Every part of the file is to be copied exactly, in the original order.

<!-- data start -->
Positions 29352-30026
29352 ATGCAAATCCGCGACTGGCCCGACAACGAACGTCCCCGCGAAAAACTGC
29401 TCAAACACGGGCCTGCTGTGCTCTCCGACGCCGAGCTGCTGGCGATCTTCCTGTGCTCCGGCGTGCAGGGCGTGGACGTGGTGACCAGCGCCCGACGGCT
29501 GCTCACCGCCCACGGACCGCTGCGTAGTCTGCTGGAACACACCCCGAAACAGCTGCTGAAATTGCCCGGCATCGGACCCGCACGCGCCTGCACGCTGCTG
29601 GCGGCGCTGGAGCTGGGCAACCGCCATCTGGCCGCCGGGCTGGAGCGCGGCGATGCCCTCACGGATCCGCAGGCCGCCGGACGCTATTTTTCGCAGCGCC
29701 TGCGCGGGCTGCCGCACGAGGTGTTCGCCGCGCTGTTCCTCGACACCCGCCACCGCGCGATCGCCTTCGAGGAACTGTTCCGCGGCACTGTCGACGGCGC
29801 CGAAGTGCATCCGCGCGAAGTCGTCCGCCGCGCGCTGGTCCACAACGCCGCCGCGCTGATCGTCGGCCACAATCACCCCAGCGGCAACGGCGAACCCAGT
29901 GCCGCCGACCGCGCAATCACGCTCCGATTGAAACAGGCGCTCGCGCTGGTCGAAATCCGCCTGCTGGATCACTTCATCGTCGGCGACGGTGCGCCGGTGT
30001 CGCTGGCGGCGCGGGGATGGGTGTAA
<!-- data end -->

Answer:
Positions 29352-30026
29352 ATGCAAATCCGCGACTGGCCCGACAACGAACGTCCCCGCGAAAAACTGC
29401 TCAAACACGGGCCTGCTGTGCTCTCCGACGCCGAGCTGCTGGCGATCTTCCTGTGCTCCGGCGTGCAGGGCGTGGACGTGGTGACCAGCGCCCGACGGCT
29501 GCTCACCGCCCACGGACCGCTGCGTAGTCTGCTGGAACACACCCCGAAACAGCTGCTGAAATTGCCCGGCATCGGACCCGCACGCGCCTGCACGCTGCTG
29601 GCGGCGCTGGAGCTGGGCAACCGCCATCTGGCCGCCGGGCTGGAGCGCGGCGATGCCCTCACGGATCCGCAGGCCGCCGGACGCTATTTTTCGCAGCGCC
29701 TGCGCGGGCTGCCGCACGAGGTGTTCGCCGCGCTGTTCCTCGACACCCGCCACCGCGCGATCGCCTTCGAGGAACTGTTCCGCGGCACTGTCGACGGCGC
29801 CGAAGTGCATCCGCGCGAAGTCGTCCGCCGCGCGCTGGTCCACAACGCCGCCGCGCTGATCGTCGGCCACAATCACCCCAGCGGCAACGGCGAACCCAGT
29901 GCCGCCGACCGCGCAATCACGCTCCGATTGAAACAGGCGCTCGCGCTGGTCGAAATCCGCCTGCTGGATCACTTCATCGTCGGCGACGGTGCGCCGGTGT
30001 CGCTGGCGGCGCGGGGATGGGTGTAA